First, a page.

Father’s Maiden Name

Credit cards often keep your mother’s maiden name in their database for security purposes. This so called “security” is based on two assumptions:

  • Your mother was married.
  • Your mother changed her last name to her husband’s last name.

Were these assumptions true, only your close relatives would know your mother’s maiden name. In reality, if your mother was never married, then your last name is the same as your mother’s last name. So, crooks who are trying to steal identities can try to use your last name as your mother’s presumed maiden name. Very often they will succeed. Besides, many women do not change their last names. If you have a different last name from your mother, but your mother uses her maiden name, then the bank’s security question is not very secure at all.

If you want your identity to be secure you might need to invent a maiden name for your mother. Alternatively, perhaps your parents can tell you a family secret that will help you choose a name that is related to you, but not transparent to the public.

My relative Martin took his wife’s last name after their marriage. Before his children apply for credits cards and bank accounts, he needs to explain to them that it is better for them to use his maiden name as their mother’s maiden name for banking purposes.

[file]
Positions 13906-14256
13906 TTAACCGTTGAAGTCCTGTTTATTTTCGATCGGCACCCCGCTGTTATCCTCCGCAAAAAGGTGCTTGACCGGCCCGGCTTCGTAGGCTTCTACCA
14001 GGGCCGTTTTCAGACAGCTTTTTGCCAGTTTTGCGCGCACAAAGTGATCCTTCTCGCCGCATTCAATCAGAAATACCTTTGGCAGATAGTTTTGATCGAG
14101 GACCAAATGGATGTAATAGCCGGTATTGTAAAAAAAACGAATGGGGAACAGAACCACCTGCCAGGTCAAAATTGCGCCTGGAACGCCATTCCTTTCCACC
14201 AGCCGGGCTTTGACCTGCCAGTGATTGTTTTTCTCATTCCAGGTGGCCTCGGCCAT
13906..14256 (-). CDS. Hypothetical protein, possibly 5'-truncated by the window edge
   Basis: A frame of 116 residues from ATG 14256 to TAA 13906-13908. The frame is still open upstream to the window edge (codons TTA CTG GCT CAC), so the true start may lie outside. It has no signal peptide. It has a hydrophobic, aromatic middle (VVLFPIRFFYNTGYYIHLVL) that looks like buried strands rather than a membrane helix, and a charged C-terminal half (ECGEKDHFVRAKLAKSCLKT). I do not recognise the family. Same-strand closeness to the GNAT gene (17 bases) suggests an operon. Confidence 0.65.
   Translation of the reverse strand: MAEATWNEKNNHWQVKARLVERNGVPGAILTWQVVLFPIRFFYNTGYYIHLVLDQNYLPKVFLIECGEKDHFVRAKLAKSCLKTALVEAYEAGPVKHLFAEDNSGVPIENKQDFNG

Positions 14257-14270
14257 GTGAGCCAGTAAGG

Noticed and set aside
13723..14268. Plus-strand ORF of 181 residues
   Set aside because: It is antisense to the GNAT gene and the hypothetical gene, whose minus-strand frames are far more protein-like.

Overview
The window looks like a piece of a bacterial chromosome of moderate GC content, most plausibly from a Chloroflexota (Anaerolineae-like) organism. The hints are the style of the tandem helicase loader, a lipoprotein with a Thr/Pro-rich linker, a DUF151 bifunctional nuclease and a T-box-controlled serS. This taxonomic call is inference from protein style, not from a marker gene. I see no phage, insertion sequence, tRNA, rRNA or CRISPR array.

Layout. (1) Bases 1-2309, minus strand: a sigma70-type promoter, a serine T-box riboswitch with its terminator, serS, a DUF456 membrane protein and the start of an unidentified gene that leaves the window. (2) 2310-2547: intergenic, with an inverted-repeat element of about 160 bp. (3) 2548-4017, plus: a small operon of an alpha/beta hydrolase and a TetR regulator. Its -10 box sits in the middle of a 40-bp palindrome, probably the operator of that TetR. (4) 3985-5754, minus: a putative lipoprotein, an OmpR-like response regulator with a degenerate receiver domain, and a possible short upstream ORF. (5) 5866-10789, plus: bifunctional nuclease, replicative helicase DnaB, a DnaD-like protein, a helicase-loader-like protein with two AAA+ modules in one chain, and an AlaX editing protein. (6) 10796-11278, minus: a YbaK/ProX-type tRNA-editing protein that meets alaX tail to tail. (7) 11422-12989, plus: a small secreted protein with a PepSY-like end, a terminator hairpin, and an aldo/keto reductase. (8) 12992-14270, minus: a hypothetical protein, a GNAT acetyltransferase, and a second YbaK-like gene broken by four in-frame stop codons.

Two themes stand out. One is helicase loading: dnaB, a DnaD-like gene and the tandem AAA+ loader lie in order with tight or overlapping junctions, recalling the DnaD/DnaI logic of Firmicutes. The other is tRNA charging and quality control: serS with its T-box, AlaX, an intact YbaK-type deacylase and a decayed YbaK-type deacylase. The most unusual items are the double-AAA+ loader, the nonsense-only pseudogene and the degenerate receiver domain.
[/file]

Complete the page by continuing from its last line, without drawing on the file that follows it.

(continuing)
1. JBL:

    If only the construction “his maiden name” was more common ….

    I also find the question irritating, as my mother did not change her name at marriage; my bank allowed me to choose one of several security questions, which included “Mother’s middle name.” I guess that in Russian, middle names are no more secure than other kinds of names (or do only men get patronymics?). I wonder how long it will take until this question is abandoned in the face of changing societal mores.

  2. Geneal:

    Any time some functionary at a financial institution asks me for my mother’s maiden name, I give them my rant about how this is not a secret password. For instance, Who’s Who in America lists about a quarter of a million people, most of them with their mother’s maiden name, and most of whom have assets worth going after. As an amateur genealogist, I find this practice particularly oppressive, since it has resulted in actual bills being introduced in Congress that would essentially outlaw the inclusion of living people in family trees.

    The relatively unusual situations you mention don’t apply to me, but it’s very easy for almost anyone to find my mother’s maiden name. So when I can’t avoid answering that question, I have a name I use that’s meaningful to me, easy to remember, and hard to deduce from my family tree.

    Fortunately, the use of mother’s maiden name as a password is receding. The best alternative I’ve seen is to use a question of the person’s choosing. Mine is, “What was the old phone number at Crescent Hill?” I’ll leave that one as a challenge for your readers. I suspect that even Peter Winkler, who may be able to identify “Crescent Hill”, can’t find the old phone number there.

  3. JBL:

    I don’t know if its use is receding generally, but at least bank websites now seem to want several security questions of your choosing, rather than just one.

  4. Reila:

    Changing the woman’s last name to match the man’s is primarily an English tradition, as there are countless examples of cultures around the world with different naming conventions. I’m sure many Chinese, Arab, and Spanish immigrants are perplexed by a “security” question referring to something so obvious to find.

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